Nipulika, who was brought here when she was 7, says all she remembers are dark nights. "Today, we are happy and confident of building up a good life," Nipulika told GSR.
Perera, wrapping her hands around David, says her latest responsibility is "to look for a good husband for this girl."
The group visited the children's home first. The children looked cheerful and were busy doing their homework.
Perera said the children attend a government-run school adjacent to the convent, where the principal is a Good Shepherd nun. The children, aged 4-18, study in various grades. The school had belonged to the congregation before the Sri Lankan government nationalized all educational institutions in the country in the 1960s.
She said the nuns continue to play a "good shepherd role" in calamities hitting their small nation. The blasts, the latest, targeted mainly Christians attending the Easter Sunday Mass.
Sr. Madonna Wimaladasa, who was part of the first community-based child protection program in five villages in the tea plantation areas, said the experiment proved "more effective and less stigmatized."
Wimaladasa, who researched community-based approaches, said the experiment was in accordance with the principles of the United Nations Convention on the Rights of the Child. She had presented the concept and findings of the Sri Lanka experiment at an international conference in Rome in May.
The program is "based on a child's basic rights for nondiscrimination, right to life, survival and development and participation," she explained.
The program aims at creating a child-friendly and safe space in their family and community to help children grow healthily.
"Child, family and community become our three major focus areas," Wimaladasa said.
The program, experimented with in northern districts affected by the civil war, has so far covered 1,045 children, 693 women and 390 men in the past two years. "We hope to reach out to more children and families and in the process reduce our intake for institutional care," Wimaladasa said.
Sr. Niluka Perera, (Perera is a common surname among Sri Lankan Catholics), who heads the congregation's Justice and Peace Commission, says her focus is on reconciling Tamils and Sinhalese. Both the communities have lost thousands in the civil war.
"While several cases are pending under international courts on human rights violations, we concentrate on bridging the gap between the two communities," said Niluka, who brought together students and women from the two communities for camps at the Good Shepherd institutions.
"The living together experience has helped them understand each other better. We focused especially on children as we wanted our new generation to grow up without prejudices," explained Niluka, who also reports to the U.N. Commission on Justice and Peace.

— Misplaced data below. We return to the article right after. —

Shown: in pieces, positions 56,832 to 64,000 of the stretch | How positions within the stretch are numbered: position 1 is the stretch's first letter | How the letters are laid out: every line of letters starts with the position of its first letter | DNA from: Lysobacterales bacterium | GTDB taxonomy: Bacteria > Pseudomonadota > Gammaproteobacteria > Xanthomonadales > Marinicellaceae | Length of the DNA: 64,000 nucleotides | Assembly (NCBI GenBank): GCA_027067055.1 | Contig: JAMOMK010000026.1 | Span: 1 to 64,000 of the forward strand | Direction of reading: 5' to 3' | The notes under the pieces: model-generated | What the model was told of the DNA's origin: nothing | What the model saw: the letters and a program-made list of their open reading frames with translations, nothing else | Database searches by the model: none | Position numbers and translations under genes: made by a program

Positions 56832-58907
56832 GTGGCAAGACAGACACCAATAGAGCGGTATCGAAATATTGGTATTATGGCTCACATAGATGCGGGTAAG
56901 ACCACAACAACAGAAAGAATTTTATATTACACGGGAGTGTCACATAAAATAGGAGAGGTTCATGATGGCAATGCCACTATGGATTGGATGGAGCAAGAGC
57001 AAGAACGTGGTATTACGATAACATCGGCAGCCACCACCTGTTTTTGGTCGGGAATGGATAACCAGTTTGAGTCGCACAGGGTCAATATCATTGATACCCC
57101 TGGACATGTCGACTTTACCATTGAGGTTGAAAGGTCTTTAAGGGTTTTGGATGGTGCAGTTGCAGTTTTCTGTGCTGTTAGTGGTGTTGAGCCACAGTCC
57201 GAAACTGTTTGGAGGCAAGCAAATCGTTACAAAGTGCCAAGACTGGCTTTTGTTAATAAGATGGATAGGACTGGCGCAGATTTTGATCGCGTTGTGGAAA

The provincial says their congregation has witnessed various milestones in Sri Lanka's history. Empowerment of women and girls, economic justice, migration, anti-trafficking, and ecology have been their priorities, she adds.
The congregation, founded in 1835 by St. Mary Euphrasia Pelletier in Angers, France, sent four Irish sisters to Sri Lanka 34 years later. The country was then known as Ceylon and was a British colony.
Benedictine Bishop Hilarion Sillani of Colombo, an Italian, had invited them to open a convent at Kotahena, a slum near the St. Lucia's Cathedral. Two pioneer sisters died of illness, the provincial said, referring to their records.
Until 1929, the congregation focused only on schools and orphanages. After setting up the provincial house in Nayakakanda in 1955, it started working among unwed mothers, the provincial said.
During British rule (1815-1948), most Good Shepherd nuns in Sri Lanka were from Ireland. So, when the Sri Lankan government stopped issuing visas to foreign missionaries in 1957, the congregation was left with just three native professed members and 117 Irish sisters already there on visas.
The government crisis over the foreign sisters was overcome by merging a local, diocesan congregation under the Colombo archbishop, Sisters of St. Francis Xavier, with the Good Shepherd congregation on March 13, 1957. The local congregation had 445 professed sisters, 41 novices and 18 postulants, who joined the Good Shepherd congregation's 120 members.
[Thomas Scaria is a senior journalist based in India who has worked in Sri Lanka until recently in an intergovernmental organization. He has written for UCA News since 1991 and received its 2000 Best Reporter award. He also writes for Matters India, a news portal that focuses on religious and social issues and collaborates with GSR.]
Reprinted by permission of Global Sisters Report, 115 E Armour Blvd, Kansas City, MO 64111